## 1. Introduction

[2] The two-dimensional scattering problem of electromagnetic waves by buried cylindrical objects has wide application in remote sensing of buried pipes, conduits and cables, in the understanding of mutual interactions between buried objects and surrounding media, in the communication through the earth, in the backscattering from randomly distributed scatterers. For this reason, such problem has been discussed by many authors in the past, both from a theoretical and a numerical point of view, and several different techniques have been proposed to solve it.

[3] *Howard* [1972] solved a two-dimensional Fredholm integral equation for the scattered field from a subterranean cylindrical inhomogeneity excited by a line source employing an eigenfunction expansion. In the pioneering analytical work [*D'Yakonov*, 1959], an interesting solution is obtained as a limiting case of a boundary value problem involving two nonconcentric cylinders, but the results are not suitable for numerical evaluation. D'Yakonov's work is extended by *Ogunade* [1981] in a form appropriate for obtaining numerical data, using conventional eigenfunction expansions; the author considered a conducting circular cylinder inside a dielectric cylinder and took the limit that the radius of the dielectric cylinder goes to infinity; therefore his results cannot be extended to arbitrary configurations and cross sections. *Budko and van den Berg* [1999] modeled a finite-sized object embedded in a lossy half-space in terms of an effective homogeneous circular scatterer, and a Green's function approximate approach is employed. *Bertoncini et al.* [2001] applied the uniform geometrical theory of diffraction to calculate the scattering from a polygonal perfectly conducting object buried in a lossy half-space.

[4] *Ellis and Peden* [1995] computed the scattering from buried inhomogeneous dielectric objects, in the presence of an air-earth interface, employing a two-dimensional method of moment formulation and utilizing cylindrical pulse basis functions and point matching. Surface integral equation methods have been used to treat a buried dielectric cylinder by *Butler and Xu* [1989] and *Diamandi and Sahalos* [1991]. Volume integral equation methods have been used for determining the scattering from a two-dimensional buried lossy dielectric object [*Izadian et al.*, 1984], obtaining both the frequency domain solution and the time domain response. *Xu and Ao* [1997] employed a hybrid finite element and moment method to analyze the scattering by an inhomogeneous lossy dielectric/ferrite cylinder located below a planar interface between two half-spaces of different electromagnetic properties.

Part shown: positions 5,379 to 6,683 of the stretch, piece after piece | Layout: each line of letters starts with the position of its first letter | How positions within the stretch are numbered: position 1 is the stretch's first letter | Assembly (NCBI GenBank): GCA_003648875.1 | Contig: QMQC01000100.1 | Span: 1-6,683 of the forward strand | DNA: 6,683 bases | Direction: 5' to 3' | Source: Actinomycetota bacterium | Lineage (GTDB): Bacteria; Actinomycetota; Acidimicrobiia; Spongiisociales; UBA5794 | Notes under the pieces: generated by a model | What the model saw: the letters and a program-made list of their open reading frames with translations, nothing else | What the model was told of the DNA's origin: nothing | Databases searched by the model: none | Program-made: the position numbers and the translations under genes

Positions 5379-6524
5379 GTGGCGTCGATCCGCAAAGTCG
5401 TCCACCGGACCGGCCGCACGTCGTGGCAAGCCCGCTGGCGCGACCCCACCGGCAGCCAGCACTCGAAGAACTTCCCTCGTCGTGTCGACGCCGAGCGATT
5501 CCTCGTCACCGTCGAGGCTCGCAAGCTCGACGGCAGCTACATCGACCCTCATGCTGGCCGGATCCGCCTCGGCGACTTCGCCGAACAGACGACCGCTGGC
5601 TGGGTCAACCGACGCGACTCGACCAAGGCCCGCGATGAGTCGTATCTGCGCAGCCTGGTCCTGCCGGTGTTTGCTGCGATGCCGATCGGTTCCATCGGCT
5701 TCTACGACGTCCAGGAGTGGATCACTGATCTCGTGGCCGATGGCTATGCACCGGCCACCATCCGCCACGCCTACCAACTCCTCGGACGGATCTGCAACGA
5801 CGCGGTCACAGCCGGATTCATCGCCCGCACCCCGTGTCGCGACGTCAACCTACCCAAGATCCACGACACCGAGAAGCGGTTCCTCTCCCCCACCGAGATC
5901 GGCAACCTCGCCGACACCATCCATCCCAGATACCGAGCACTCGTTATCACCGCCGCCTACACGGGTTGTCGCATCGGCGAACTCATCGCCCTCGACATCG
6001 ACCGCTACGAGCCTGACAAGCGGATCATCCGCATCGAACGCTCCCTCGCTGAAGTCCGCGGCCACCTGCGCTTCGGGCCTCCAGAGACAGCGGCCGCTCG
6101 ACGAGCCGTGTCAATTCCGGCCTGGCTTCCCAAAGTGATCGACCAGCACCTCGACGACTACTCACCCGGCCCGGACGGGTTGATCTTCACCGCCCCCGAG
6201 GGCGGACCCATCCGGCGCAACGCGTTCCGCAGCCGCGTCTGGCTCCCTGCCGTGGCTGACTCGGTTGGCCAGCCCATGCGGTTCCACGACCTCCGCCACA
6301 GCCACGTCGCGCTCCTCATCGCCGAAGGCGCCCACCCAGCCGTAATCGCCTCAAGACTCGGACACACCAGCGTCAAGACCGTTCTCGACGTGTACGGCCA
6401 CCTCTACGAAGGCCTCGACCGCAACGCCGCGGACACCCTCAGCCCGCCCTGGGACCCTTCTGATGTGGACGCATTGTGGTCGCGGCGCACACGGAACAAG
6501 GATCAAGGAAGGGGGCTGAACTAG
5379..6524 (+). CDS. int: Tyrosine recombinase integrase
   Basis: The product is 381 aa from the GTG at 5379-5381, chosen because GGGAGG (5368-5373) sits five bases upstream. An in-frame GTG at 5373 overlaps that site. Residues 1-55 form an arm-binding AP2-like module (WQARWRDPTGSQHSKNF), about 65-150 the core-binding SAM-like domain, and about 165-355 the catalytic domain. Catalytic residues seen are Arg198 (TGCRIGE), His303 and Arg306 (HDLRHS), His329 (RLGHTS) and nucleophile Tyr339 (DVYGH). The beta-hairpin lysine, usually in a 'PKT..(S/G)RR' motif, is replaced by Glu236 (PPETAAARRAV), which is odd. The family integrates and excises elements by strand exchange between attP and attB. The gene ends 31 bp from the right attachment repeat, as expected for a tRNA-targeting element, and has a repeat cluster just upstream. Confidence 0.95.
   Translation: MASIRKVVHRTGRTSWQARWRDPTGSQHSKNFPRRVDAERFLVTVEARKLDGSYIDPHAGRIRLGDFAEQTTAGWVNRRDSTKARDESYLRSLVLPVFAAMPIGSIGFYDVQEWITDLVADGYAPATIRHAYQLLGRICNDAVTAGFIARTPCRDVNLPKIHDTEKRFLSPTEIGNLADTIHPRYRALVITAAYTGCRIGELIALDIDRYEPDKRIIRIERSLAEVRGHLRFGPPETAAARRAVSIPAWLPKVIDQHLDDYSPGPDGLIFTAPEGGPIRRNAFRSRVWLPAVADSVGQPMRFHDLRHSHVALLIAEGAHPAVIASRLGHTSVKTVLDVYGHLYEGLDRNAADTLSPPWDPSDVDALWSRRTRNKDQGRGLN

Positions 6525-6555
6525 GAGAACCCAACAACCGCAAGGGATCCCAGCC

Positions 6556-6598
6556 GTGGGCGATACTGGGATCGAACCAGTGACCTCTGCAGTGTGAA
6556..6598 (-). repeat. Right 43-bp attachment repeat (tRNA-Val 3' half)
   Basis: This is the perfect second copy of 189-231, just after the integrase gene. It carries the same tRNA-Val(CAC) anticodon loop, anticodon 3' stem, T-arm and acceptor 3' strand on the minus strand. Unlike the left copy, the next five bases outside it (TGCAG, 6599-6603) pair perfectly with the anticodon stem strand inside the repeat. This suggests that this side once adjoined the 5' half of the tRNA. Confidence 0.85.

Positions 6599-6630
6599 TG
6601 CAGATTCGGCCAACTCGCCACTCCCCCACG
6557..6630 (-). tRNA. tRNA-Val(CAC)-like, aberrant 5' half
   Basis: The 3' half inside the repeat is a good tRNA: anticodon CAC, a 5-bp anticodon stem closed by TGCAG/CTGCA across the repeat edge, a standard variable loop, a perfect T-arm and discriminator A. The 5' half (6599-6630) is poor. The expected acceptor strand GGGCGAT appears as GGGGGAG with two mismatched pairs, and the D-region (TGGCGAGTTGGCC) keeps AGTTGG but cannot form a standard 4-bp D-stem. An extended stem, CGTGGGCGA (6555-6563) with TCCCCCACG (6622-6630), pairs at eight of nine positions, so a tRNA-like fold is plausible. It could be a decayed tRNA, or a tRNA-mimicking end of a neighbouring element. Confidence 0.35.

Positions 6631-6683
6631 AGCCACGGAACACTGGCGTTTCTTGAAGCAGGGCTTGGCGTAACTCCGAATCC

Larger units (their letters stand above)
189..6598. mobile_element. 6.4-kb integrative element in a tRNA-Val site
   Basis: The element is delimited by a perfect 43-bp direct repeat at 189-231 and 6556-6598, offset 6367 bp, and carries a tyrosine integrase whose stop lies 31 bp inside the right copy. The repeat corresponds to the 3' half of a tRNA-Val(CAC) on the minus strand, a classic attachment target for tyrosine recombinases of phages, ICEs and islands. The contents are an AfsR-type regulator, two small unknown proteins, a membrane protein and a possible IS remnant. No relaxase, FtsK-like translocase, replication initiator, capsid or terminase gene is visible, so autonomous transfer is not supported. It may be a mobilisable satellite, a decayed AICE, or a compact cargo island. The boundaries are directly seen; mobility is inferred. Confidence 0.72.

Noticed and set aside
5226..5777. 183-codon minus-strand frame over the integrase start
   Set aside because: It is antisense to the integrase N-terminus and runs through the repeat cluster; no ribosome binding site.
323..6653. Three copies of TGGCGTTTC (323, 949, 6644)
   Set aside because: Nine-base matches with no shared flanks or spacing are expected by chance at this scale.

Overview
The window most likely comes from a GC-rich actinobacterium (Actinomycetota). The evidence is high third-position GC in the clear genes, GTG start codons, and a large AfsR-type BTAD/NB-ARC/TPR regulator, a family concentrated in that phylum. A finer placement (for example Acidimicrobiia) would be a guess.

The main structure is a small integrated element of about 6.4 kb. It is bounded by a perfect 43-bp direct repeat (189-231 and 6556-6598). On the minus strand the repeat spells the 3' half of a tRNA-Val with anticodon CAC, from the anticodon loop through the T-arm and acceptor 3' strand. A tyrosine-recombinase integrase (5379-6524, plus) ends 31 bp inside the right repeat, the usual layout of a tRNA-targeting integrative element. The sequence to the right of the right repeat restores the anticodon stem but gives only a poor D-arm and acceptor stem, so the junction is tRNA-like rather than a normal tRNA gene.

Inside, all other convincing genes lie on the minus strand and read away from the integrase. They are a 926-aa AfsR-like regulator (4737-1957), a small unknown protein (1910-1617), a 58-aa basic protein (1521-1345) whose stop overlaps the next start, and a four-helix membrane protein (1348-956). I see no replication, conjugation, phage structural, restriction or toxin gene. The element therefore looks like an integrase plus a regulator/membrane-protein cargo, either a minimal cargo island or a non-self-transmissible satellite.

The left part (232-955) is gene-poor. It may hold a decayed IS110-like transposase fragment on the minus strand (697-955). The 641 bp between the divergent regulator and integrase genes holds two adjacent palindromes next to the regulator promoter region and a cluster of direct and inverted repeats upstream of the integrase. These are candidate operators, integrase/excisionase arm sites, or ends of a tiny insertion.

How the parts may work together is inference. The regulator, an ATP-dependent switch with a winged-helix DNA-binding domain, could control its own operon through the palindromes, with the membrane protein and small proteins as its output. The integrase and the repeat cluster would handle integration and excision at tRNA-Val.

[5] The concept of plane wave spectrum of a cylindrical wave [*Cincotti et al.*, 1993] has been used by *Di Vico et al.* [2005] for the case of a finite set of buried conducting cylinders. The reflection properties of such waves in the presence of plane interfaces have been discussed by *Borghi et al.* [1996], by introducing suitable reflected cylindrical functions, while the transmission of the cylindrical waves outside the dielectric half-space has been studied through transmitted cylindrical functions and the relevant spectral integrals by *Di Vico et al.* [2005]. Such integrals have been numerically solved employing suitable adaptive integration techniques of Gaussian type, together with convergence acceleration algorithms [*Borghi et al.*, 1999, 2000].

[6] *Lawrence and Sarabandi* [2002] considered the scattering problem from a dielectric cylinder embedded in a dielectric half-space, in the presence of a slightly rough interface. The solution utilizes the plane wave representation of the fields, taking into account all the multiple interactions between the surface and the cylinder. Asymptotic evaluation of integrals is required for far-field results, and when the cylinder is deeply buried. For the particular case of a flat surface, their method is equivalent to the solution proposed by *Borghi et al.* [1997] for cylinders placed above the interface.

[7] In this paper we extend the work of *Di Vico et al.* [2005] by considering the two-dimensional plane wave scattering problem by a finite set of dielectric circular cylinders, with possibly different radii and arbitrarily placed, buried in a dielectric half-space. We take into account all the cylinder-cylinder interactions and the multiple reflections between the cylinders and the interface.

[8] The present method may be applied for any value of the cylinder size and of the distance between the obstacles and the surface. It deals with both transverse magnetic (TM) and transverse electric (TE) polarization cases and yields results in both the near- and far-field zones. Moreover, it is able to characterize two-dimensional obstacles of arbitrary shape simulated by a suitable array of circular cylinders, as it was proposed for the free-space case by *Elsherbeni and Kishk* [1992].

[9] In section 2 the analytical characteristics of the approach are described. In section 3 details about the numerical solution are given and in section 4 relevant numerical results are reported. Convergence checks are presented. Comparisons are made in terms of scattered field. Examples of scattering by two-dimensional objects of generic shape are shown.